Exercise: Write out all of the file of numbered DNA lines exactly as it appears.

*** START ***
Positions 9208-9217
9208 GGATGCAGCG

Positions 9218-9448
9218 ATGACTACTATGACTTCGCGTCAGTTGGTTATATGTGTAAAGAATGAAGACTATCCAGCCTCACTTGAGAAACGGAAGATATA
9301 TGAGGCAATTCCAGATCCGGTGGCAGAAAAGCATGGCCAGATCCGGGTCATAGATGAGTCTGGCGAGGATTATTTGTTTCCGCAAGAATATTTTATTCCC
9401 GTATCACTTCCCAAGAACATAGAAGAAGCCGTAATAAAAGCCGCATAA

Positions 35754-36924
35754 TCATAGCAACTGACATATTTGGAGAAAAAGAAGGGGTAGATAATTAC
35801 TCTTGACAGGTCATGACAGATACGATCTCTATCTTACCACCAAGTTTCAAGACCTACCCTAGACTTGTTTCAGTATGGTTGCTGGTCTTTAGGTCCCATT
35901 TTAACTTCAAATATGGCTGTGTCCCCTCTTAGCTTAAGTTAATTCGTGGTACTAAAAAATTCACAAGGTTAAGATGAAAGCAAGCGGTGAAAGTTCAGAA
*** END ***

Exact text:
Positions 9208-9217
9208 GGATGCAGCG

Positions 9218-9448
9218 ATGACTACTATGACTTCGCGTCAGTTGGTTATATGTGTAAAGAATGAAGACTATCCAGCCTCACTTGAGAAACGGAAGATATA
9301 TGAGGCAATTCCAGATCCGGTGGCAGAAAAGCATGGCCAGATCCGGGTCATAGATGAGTCTGGCGAGGATTATTTGTTTCCGCAAGAATATTTTATTCCC
9401 GTATCACTTCCCAAGAACATAGAAGAAGCCGTAATAAAAGCCGCATAA

Positions 35754-36924
35754 TCATAGCAACTGACATATTTGGAGAAAAAGAAGGGGTAGATAATTAC
35801 TCTTGACAGGTCATGACAGATACGATCTCTATCTTACCACCAAGTTTCAAGACCTACCCTAGACTTGTTTCAGTATGGTTGCTGGTCTTTAGGTCCCATT
35901 TTAACTTCAAATATGGCTGTGTCCCCTCTTAGCTTAAGTTAATTCGTGGTACTAAAAAATTCACAAGGTTAAGATGAAAGCAAGCGGTGAAAGTTCAGAA